A week ago under a dark sky I spotted a faint nebula dubbed Sharpless 2-106 in the constellation of Cygnus, better known as the Northern Cross. It’s one of 312 nebulae cataloged by American astronomer Stewart Sharpless in the late 1950s.
Sharpless studied glowing clouds of hydrogen gas littered across the Milky Way galaxy like smoke from so many campfires. Only these clouds glow from the light of brand new stars forming within their dusty pockets and folds.
To the eye, the nebula was only a faint puff of light about the size of a planet seen through a telescope. I had to use a magnification of 257x to see it best; even then S106 would have been easy to miss without a good sky chart. Yet in eyes of the Hubble Space Telescope’s camera, the nebula becomes a fairyland of sparkling stars and pink mist.
Superhot gases blasted into space by powerful winds blowing from a massive newborn star at the nebula’s center shape the two blue lobes. A ring of thick, dark dust hides the star from view and acts as a belt, cinching the expanding nebula into an hourglass shape. Through my telescope only the brighter lobe was seen.
While the star may be invisible, its light paints the expanding bubbles and the wispy filaments that thread the nebula both by reflected light and excitation of hydrogen gas by the star’s ultraviolet light.
Pictures taken in infrared light, such as those by the Subaru Telescope, have found the central star has lots of company. Besides fresh-born sun-like stars, some 600 young brown dwarfs riddle the nebula – tiny stars less than 1/10 the size of the sun that are too small to sustain the nuclear burning that powers a typical star. The lightest of these have masses only few times that of Jupiter.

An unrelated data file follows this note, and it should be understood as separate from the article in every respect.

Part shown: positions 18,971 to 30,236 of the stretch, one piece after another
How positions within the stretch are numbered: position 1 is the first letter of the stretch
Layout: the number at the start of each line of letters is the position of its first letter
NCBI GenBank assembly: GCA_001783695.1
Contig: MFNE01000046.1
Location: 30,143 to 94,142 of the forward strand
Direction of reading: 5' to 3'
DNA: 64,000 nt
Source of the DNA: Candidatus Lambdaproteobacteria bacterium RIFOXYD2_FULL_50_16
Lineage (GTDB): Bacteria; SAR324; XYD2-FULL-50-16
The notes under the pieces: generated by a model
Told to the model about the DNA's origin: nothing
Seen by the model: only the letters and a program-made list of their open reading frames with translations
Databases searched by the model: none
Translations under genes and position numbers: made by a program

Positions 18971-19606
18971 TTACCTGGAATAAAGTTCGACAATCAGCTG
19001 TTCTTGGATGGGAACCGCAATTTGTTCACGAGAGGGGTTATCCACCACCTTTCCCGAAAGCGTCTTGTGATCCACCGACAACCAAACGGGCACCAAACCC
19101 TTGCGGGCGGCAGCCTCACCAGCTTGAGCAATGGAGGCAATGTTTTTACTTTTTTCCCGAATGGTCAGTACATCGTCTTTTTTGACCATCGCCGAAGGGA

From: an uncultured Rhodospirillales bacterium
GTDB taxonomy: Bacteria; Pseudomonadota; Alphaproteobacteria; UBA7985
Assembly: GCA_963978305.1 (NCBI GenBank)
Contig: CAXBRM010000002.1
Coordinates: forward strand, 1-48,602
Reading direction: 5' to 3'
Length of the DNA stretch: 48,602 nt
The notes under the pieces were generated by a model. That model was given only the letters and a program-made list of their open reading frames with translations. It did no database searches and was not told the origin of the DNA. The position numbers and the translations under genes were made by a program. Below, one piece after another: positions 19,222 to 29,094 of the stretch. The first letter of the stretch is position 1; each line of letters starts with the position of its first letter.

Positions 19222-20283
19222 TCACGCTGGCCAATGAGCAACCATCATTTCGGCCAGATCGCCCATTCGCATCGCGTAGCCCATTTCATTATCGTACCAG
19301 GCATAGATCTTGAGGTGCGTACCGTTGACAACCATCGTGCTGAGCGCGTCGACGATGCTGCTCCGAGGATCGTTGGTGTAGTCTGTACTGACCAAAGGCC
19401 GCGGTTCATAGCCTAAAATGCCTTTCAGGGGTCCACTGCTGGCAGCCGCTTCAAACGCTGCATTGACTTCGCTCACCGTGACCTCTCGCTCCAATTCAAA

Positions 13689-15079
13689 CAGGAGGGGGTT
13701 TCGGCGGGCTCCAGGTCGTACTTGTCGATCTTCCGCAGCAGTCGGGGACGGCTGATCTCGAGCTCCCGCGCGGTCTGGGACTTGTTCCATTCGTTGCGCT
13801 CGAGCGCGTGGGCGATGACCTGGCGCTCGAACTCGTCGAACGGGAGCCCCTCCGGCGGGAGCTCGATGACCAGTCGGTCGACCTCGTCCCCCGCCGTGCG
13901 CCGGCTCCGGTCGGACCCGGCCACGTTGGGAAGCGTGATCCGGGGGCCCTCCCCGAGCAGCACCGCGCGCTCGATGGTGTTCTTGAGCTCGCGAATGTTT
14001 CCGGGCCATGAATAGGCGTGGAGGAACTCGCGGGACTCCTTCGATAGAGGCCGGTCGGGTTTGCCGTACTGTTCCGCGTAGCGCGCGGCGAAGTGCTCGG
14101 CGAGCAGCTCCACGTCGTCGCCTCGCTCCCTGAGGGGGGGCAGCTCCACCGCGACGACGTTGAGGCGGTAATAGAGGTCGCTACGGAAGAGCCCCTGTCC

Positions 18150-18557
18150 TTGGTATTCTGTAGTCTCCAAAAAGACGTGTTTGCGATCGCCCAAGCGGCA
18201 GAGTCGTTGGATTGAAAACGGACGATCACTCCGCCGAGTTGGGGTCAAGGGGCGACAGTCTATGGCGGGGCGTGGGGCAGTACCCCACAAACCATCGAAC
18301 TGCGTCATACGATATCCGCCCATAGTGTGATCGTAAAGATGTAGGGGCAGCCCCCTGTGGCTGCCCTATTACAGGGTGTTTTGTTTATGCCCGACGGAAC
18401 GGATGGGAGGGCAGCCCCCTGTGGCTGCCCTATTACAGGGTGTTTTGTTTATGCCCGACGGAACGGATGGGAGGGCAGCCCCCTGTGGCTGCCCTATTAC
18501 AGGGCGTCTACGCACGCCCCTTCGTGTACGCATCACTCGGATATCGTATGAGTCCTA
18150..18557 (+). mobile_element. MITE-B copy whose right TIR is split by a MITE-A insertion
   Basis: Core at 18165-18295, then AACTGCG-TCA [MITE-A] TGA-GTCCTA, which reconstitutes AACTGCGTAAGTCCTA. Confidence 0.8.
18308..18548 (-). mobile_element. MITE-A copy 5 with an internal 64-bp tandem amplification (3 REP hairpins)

Amazing, isn’t it, how celestial objects look through a telescope compared to the “dressed up” view through a large, camera-equipped scope? You might wonder if seeking out something at the edge of vision is worth the bother when you can just look at a photo. I must answer with an unqualified Yes! There’s nothing like the real thing. And when your observations of sky objects are informed by work done by amateur and professional astronomers, what you see becomes all the more wonderful.
For another perspective on what you see vs. what you expect, please check out the story Technicolor Auroras? A Reality Check I wrote for Universe Today. I welcome your comments on either topic.